News in brief
Browse our news stories about the activities and achievements of Queensland local councils and learn more about the challenges and issues affecting local government and their communities.
Many of these stories are published in our weekly enewsletter Council Courier. If you would like to know more about these stories please contact the LGAQ media and communications team on 1300 542 700.
* Please note that these news stories are not LGAQ News Releases - formal LGAQ news/media releases can be found here.
Small towns, big plans in South West
From geothermal power in Thargomindah, to a 24-hour gym to support mental health in Quilpie, the communities of Queensland's South West are proof of the power of an entrepreneurial spirit.
An LGAQ delegation this week visited six local governments in the South West and Channel Country, from St George to Cunnamulla, Thargomindah, Quilpie, Charleville and Roma, with CEO Greg Hallam, Peak Services CEO Brent Reeman, and the Courier-Mail.
Water buy-backs and a transitioning agricultural economy were high on the agenda for Balonne Shire Council, but dry weather had the biggest role to play for irrigators in St George this year.
Balonne Shire Councillor and local irrigator Ian Todd said more growers were diversifying from the traditional water-intensive cotton crops as pulses reached record-high prices.
“This is the driest winter we’ve had for a while – we don’t like to complain about drought, we plan our business around the long-term average water we get,” Cr Todd said.
“The gross margin on cotton is better than anything else per hectare, but on a per megalitre basis – which is our most limited resource – we can get equal returns out of mung beans, chickpeas and other crops while the prices are up.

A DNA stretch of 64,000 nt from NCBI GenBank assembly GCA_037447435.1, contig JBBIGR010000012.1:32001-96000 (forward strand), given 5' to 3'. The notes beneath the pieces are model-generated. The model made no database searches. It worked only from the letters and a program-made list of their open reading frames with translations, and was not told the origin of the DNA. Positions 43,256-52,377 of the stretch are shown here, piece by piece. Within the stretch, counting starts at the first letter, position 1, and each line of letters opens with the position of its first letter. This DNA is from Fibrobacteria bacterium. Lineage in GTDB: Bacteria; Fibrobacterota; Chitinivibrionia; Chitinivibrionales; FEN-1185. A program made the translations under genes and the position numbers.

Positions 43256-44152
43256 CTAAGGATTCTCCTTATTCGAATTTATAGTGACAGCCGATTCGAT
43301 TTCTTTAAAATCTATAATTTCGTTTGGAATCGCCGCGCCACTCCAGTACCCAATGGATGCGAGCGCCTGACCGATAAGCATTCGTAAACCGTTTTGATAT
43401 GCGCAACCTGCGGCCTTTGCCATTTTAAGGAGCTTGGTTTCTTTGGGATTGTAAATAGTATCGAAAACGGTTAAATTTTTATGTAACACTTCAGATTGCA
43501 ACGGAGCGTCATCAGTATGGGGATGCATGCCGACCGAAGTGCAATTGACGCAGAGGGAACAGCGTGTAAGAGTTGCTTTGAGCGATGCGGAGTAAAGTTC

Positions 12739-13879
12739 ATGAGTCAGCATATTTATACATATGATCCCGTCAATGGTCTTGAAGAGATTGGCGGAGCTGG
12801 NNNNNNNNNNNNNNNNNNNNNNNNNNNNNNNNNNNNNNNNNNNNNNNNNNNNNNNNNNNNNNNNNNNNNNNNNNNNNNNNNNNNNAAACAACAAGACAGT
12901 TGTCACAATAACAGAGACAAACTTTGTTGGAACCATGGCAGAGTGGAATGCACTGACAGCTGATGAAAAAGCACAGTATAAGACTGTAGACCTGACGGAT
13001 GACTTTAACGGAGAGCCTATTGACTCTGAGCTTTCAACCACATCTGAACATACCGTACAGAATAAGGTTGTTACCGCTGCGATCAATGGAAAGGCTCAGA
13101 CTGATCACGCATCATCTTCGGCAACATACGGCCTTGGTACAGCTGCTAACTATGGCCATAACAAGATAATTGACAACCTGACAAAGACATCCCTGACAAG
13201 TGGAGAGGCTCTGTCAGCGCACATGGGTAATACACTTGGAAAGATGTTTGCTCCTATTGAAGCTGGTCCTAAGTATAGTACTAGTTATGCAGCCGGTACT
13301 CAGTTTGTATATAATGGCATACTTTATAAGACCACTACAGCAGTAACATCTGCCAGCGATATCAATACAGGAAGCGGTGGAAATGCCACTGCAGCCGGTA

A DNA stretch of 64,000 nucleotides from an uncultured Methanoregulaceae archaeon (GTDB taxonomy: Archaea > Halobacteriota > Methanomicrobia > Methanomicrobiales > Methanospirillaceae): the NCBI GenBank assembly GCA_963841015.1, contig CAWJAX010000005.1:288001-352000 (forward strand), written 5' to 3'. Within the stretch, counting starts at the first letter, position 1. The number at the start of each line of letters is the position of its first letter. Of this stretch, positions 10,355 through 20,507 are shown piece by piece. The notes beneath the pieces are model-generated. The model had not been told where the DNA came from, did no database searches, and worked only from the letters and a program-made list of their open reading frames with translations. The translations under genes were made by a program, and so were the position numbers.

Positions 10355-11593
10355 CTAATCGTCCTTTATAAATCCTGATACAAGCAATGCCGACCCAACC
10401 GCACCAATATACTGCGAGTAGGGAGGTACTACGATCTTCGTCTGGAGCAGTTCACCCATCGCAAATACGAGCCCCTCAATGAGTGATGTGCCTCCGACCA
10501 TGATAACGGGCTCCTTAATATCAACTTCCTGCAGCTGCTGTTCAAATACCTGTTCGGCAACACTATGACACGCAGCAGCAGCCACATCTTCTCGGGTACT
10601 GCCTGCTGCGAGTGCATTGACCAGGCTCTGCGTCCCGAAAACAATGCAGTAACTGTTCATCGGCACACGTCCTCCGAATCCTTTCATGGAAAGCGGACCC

“Small towns like St George are absolutely dependant on irrigated agriculture, so if we’re going to take water out of these communities we’ve got to find something else to keep people and vibrancy about these communities. Continuity of business for the townspeople is what’s really important.
“Council is investigating a range of issues for economic stimulus – we’re going to get some good advice for the 10-year plan to revitalise the area and tourism is a part of that.”
For Bulloo Shire Council, harnessing their own geothermal energy from the Great Artesian Basin in Thargomindah is the next advance, with planning well underway for the project.
Quilpie Shire Council is gearing up to open a 24-hour gym in November this year, a joint initiative of community and council, set to benefit the diverse age group of the community from physical to mental wellbeing.
The local physical education teacher brought a committee together and pitched for council to provide the building, with sponsorships and fundraising providing the equipment and set-up.
Tourism remains a strong growth area for all the South West communities, with grey nomads pumping more money than ever into Queensland’s small towns, according to data collected by the caravanning clubs themselves.
The Roustabouts RV Club from SEQ has already spent more than $178,000 in regional towns since it formed in January this year.
“We’ve got 120 members already and each dollar is so valuable to these small towns,” Roustabouts President and Head Drover Brian Gill said.